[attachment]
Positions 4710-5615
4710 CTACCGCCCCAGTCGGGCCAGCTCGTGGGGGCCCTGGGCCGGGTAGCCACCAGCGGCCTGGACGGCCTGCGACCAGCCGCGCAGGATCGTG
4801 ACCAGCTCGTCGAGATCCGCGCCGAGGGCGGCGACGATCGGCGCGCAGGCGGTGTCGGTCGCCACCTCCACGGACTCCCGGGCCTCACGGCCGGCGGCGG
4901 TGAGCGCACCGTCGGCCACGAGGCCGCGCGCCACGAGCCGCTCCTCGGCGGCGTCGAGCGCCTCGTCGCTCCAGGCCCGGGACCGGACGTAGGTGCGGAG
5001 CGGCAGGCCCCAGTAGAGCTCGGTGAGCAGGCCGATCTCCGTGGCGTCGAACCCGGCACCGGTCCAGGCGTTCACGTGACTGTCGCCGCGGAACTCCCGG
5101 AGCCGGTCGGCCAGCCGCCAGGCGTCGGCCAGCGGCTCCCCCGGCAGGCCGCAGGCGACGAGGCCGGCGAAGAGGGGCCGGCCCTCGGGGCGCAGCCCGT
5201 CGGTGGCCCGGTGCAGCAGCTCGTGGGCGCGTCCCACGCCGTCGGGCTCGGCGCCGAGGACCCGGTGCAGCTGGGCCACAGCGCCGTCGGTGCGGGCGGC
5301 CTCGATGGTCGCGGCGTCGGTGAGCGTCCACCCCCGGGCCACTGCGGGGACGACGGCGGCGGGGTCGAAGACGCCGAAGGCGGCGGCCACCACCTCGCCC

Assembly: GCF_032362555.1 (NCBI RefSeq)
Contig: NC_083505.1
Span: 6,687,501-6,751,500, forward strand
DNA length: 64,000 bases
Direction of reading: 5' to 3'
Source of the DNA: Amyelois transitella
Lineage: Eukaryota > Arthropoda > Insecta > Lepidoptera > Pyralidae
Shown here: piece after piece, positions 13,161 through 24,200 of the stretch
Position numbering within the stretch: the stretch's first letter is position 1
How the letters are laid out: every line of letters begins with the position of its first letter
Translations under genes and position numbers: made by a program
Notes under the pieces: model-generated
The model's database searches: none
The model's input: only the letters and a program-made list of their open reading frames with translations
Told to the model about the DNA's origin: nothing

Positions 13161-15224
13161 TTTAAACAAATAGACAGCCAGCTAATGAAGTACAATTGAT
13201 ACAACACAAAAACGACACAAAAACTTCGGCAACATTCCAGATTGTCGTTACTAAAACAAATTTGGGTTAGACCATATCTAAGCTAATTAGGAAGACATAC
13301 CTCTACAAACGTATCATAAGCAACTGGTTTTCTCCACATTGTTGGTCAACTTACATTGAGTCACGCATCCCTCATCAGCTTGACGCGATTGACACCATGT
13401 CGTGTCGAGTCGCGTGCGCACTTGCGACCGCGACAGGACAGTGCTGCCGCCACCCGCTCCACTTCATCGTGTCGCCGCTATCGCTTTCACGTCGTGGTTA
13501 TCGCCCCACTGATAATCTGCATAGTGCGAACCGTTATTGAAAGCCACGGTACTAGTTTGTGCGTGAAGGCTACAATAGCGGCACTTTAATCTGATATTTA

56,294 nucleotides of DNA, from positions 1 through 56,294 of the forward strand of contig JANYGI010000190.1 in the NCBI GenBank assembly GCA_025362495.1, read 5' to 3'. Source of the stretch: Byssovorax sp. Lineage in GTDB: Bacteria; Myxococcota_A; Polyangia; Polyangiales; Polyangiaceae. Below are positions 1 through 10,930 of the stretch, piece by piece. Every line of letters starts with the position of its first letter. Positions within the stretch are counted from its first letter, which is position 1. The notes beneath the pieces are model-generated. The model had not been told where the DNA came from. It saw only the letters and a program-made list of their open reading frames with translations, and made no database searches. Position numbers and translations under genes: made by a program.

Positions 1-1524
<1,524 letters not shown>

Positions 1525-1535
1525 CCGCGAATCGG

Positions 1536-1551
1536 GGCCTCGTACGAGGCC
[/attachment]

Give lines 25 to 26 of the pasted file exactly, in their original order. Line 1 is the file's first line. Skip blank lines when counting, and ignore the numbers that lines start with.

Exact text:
13161 TTTAAACAAATAGACAGCCAGCTAATGAAGTACAATTGAT
13201 ACAACACAAAAACGACACAAAAACTTCGGCAACATTCCAGATTGTCGTTACTAAAACAAATTTGGGTTAGACCATATCTAAGCTAATTAGGAAGACATAC